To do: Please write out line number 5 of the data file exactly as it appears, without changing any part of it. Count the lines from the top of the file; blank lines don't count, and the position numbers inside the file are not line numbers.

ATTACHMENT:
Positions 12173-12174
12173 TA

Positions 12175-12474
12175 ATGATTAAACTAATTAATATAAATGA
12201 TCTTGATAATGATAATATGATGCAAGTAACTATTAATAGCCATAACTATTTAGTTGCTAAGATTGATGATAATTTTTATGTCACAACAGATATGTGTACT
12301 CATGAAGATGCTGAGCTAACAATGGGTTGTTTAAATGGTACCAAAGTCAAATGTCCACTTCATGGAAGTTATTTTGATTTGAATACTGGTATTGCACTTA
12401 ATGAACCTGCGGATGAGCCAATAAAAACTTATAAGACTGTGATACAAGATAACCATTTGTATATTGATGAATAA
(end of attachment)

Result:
12201 TCTTGATAATGATAATATGATGCAAGTAACTATTAATAGCCATAACTATTTAGTTGCTAAGATTGATGATAATTTTTATGTCACAACAGATATGTGTACT